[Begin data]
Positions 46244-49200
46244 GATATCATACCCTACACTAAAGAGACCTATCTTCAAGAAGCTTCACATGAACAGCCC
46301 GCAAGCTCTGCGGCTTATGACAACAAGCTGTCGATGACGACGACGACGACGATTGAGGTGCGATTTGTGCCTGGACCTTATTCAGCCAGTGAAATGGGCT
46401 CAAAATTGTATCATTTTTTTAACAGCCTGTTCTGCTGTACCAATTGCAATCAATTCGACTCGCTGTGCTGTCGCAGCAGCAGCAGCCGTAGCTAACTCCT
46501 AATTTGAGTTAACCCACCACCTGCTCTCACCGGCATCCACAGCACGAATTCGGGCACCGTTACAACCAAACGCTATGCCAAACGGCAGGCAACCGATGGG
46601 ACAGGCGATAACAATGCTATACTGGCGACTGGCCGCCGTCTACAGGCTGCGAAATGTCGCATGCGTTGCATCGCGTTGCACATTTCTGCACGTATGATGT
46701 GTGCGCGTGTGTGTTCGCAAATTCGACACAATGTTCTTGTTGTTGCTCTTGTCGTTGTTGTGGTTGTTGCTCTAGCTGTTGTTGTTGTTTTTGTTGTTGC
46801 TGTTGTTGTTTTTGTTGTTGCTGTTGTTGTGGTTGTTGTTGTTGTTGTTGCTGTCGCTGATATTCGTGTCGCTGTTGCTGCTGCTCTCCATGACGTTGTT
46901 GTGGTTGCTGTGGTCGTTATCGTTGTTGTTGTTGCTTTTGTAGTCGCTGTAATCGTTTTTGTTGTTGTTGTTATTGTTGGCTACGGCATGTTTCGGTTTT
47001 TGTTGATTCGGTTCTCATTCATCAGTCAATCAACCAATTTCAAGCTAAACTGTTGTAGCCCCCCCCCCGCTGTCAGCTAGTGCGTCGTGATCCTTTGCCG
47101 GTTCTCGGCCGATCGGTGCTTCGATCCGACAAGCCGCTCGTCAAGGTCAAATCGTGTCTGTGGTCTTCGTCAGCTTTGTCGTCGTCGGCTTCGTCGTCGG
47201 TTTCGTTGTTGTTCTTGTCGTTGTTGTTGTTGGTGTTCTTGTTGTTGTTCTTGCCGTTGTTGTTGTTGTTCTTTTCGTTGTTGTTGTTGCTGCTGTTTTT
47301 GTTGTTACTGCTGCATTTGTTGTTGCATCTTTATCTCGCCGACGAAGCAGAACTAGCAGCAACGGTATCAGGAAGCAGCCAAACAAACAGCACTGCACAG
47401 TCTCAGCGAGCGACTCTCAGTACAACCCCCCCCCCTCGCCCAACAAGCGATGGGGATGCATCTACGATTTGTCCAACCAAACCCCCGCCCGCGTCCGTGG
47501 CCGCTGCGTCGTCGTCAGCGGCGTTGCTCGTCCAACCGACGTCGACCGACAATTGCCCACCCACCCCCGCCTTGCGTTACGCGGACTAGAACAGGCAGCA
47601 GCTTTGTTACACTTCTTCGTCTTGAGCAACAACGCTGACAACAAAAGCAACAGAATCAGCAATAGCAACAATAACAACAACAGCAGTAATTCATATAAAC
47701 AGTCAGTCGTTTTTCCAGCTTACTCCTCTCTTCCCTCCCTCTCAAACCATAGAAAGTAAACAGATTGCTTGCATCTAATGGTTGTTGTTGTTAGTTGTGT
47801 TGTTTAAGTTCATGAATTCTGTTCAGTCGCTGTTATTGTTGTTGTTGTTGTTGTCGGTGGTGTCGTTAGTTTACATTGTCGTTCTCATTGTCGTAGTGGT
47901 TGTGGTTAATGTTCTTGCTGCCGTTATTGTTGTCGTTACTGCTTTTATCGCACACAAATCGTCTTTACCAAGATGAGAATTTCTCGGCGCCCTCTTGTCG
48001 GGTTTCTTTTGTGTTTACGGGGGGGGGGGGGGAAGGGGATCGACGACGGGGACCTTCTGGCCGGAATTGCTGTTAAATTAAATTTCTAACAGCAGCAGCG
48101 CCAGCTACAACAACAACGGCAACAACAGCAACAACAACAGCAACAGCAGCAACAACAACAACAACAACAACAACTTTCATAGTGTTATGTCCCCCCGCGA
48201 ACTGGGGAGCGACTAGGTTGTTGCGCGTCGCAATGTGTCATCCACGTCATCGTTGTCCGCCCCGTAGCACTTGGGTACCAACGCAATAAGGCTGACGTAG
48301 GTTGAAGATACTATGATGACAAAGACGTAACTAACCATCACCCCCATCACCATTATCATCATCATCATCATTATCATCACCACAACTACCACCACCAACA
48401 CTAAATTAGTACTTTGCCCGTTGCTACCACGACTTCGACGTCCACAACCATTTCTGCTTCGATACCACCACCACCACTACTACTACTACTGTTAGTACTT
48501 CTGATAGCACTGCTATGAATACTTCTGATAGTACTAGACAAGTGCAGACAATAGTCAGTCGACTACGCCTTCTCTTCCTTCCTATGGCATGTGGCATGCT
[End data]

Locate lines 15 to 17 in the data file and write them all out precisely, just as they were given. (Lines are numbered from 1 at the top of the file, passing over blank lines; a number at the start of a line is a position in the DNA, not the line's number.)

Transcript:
47501 CCGCTGCGTCGTCGTCAGCGGCGTTGCTCGTCCAACCGACGTCGACCGACAATTGCCCACCCACCCCCGCCTTGCGTTACGCGGACTAGAACAGGCAGCA
47601 GCTTTGTTACACTTCTTCGTCTTGAGCAACAACGCTGACAACAAAAGCAACAGAATCAGCAATAGCAACAATAACAACAACAGCAGTAATTCATATAAAC
47701 AGTCAGTCGTTTTTCCAGCTTACTCCTCTCTTCCCTCCCTCTCAAACCATAGAAAGTAAACAGATTGCTTGCATCTAATGGTTGTTGTTGTTAGTTGTGT